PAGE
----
Changes in pre-registration nurse training could see the funding of nurse education facing a radical overhaul.
The government is set to scrap the current model of funding for nursing students.
Under the present system, diploma students receive non means tested bursaries, while nursing degree students are means tested. This system is said to limit poorer students’ access to degree courses.
The means testing debate is set to intensify as the profession heads for degree-only entry. All pre-registration courses will be degree-only from September 2011.
A consultation, which would have set out a number of options for a new funding model, was to be launched later this month.
But Nursing Times understands that the timetable for the consultation could be put back because the government has yet to reach agreement with nursing unions on the funding proposals.
At present, the government is understood to be considering consulting on nine options for future student nurse funding.
Its plans include proposals to introduce a single loan for all students. This would not have to be repaid by those who committed to working in the NHS for two or three years after they had finished training.
These ‘forgivable loans’ are used in the US for teachers and social workers. They have been used in England for the same groups, although not on a national basis.
Loans could be calculated using the Rowntree model, a funding formula used by the Joseph Rowntree Foundation to calculate living costs. This could cost the government an estimated £780m extra a year.
A further proposal could see student nurses having to fund themselves through a part bursary, part loan model. Some of the funding would have to paid back to the government with interest, as with the student loan system.
However, a literature review commissioned by the Department of Health from London South Bank University and seen by Nursing Times has warned that ‘debt aversion’ has been stopping people from ‘non-traditional backgrounds’ training to become nurses.
The review said: ‘Any system that does not cover the full cost of fees and reasonable living will result in students undertaking term-time working, building up commercial debt… this is likely to disadvantage non-traditional students more than average.’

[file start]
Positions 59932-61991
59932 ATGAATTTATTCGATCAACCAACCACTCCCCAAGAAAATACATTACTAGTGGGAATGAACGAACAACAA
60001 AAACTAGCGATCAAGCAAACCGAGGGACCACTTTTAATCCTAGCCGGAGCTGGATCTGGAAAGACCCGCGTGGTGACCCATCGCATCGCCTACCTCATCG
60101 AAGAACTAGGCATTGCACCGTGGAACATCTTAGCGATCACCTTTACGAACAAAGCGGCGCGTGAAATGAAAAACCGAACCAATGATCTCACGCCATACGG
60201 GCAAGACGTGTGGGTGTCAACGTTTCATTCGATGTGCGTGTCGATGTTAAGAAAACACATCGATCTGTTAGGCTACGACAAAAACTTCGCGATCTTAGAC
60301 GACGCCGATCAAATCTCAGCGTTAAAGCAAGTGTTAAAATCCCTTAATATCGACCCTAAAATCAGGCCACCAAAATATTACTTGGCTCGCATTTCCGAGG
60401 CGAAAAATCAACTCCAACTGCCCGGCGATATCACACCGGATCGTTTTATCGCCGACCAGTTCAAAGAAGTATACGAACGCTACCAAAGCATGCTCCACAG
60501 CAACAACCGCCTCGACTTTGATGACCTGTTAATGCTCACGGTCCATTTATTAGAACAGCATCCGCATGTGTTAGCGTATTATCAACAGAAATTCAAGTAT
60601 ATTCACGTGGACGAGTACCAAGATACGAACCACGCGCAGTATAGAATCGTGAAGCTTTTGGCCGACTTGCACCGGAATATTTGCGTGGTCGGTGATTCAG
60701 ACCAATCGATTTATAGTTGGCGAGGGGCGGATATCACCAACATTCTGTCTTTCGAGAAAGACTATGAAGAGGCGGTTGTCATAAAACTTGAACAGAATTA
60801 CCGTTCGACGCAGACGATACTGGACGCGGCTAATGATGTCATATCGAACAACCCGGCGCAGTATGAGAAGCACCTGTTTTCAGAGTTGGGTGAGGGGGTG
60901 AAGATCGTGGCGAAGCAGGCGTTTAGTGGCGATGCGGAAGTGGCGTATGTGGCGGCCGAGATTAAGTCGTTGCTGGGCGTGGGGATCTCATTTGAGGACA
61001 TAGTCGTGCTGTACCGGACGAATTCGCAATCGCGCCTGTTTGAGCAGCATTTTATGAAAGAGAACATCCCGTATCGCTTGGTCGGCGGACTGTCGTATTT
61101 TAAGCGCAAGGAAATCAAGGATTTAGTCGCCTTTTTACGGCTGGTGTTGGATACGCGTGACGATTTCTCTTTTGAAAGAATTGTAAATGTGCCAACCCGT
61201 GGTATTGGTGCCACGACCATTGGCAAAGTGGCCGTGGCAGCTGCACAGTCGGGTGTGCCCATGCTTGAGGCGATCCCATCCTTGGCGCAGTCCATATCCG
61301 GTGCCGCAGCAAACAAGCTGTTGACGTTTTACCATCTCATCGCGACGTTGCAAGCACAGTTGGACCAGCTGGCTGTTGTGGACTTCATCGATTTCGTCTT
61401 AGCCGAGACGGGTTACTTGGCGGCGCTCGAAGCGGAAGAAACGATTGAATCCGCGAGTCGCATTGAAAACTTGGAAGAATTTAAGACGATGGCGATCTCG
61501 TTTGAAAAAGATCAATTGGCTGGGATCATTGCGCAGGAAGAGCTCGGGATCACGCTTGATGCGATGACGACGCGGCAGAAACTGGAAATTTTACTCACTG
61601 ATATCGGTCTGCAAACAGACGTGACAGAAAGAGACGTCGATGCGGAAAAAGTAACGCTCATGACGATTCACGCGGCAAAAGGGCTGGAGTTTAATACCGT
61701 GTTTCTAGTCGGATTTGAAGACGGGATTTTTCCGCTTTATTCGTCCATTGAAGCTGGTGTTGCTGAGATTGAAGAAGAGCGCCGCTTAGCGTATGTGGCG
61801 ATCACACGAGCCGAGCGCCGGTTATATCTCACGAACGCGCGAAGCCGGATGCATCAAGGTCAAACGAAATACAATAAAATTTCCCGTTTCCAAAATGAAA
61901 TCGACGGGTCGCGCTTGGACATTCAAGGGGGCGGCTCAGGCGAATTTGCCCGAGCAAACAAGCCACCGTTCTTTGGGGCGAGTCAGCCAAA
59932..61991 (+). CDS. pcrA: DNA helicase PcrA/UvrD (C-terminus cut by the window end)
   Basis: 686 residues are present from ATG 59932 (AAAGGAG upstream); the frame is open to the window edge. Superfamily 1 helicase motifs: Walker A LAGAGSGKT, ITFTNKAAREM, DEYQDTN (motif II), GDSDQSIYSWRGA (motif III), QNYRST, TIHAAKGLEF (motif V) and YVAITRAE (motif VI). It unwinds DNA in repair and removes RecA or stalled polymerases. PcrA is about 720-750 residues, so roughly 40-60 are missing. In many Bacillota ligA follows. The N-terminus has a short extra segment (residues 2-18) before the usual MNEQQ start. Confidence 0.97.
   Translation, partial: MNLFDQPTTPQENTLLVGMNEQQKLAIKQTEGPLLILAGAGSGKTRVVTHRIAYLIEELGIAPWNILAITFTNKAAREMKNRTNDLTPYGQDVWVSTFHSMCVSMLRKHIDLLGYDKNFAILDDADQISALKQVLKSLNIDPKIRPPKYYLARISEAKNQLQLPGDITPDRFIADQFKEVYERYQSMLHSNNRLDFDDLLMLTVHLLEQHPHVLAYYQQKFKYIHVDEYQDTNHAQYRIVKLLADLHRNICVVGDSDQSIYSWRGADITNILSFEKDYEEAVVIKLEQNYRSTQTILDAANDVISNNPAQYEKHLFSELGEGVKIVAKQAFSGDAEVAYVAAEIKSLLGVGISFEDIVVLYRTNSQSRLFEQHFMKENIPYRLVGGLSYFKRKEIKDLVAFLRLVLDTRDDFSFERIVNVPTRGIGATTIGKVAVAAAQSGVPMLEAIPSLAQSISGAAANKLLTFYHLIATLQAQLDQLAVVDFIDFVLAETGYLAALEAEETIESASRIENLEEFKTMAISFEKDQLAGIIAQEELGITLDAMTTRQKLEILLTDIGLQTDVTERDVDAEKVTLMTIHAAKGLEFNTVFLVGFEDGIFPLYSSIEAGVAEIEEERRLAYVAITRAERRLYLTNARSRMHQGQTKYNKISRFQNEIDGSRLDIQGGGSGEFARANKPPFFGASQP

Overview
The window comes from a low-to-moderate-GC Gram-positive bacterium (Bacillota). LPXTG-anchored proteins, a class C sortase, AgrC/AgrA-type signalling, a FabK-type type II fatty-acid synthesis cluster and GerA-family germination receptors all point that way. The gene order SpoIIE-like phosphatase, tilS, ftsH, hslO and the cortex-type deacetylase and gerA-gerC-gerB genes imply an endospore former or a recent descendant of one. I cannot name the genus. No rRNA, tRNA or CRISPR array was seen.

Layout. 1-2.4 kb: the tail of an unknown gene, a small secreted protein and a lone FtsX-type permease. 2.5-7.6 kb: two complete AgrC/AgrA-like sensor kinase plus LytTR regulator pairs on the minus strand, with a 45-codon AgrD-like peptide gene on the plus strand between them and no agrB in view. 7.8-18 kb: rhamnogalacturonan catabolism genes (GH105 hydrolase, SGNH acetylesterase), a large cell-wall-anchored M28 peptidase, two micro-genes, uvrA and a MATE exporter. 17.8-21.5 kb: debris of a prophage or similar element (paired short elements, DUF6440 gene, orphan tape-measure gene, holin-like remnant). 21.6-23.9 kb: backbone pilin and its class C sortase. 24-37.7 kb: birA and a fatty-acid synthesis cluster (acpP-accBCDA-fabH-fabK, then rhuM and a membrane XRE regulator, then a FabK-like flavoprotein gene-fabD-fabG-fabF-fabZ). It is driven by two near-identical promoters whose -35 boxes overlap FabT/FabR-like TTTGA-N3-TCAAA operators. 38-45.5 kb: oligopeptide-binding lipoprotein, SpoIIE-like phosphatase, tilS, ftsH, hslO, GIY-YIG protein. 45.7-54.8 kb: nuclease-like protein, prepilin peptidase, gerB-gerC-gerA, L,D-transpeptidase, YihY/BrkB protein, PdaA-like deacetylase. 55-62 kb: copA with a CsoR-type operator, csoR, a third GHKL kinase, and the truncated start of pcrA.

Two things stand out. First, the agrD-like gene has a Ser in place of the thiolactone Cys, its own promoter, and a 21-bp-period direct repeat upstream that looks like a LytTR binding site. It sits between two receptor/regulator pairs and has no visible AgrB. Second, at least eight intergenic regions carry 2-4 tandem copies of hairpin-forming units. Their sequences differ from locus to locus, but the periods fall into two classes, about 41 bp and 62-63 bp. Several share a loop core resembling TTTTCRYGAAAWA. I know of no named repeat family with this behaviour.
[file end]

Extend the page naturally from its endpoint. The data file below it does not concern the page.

Professor David Sines, lead author of the review and former executive dean of the Faculty of Health and Social Care at the university, said it was important the government ensured that, once nursing moved to an all-graduate profession, the ‘widest possible pool of applicants’ would still be able to train to become nurses.
‘We also need to provide the highest incentive to ensure financial support for students,’ he said. ‘The results of this review show that students do require more money and they do not want to be means tested.’A DH spokesperson said that a steering group would ‘take forward the review’.
‘The group are developing and analysing options for the future of NHS student support and assessing how well they meet the aims of the review,’ he said.
‘The options include bursaries and loans – means tested and non means tested – and employed status, and combinations of these.
‘Once the initial assessment is complete, we will consult widely on the options. At present we plan to launch this consultation at the end of July. This timetable has been agreed with the stakeholders, including the RCN and Unison,’ he added.
Gail Adams, head of nursing at Unison, said: ‘We are trying our best to ensure that the consultation is fit for purpose and that it is ready to be published by the end of July.’
As Nursing Times reported in January, prime minister Gordon Brown promised he would investigate the fairness of means-tested bursaries for degree-level nursing courses.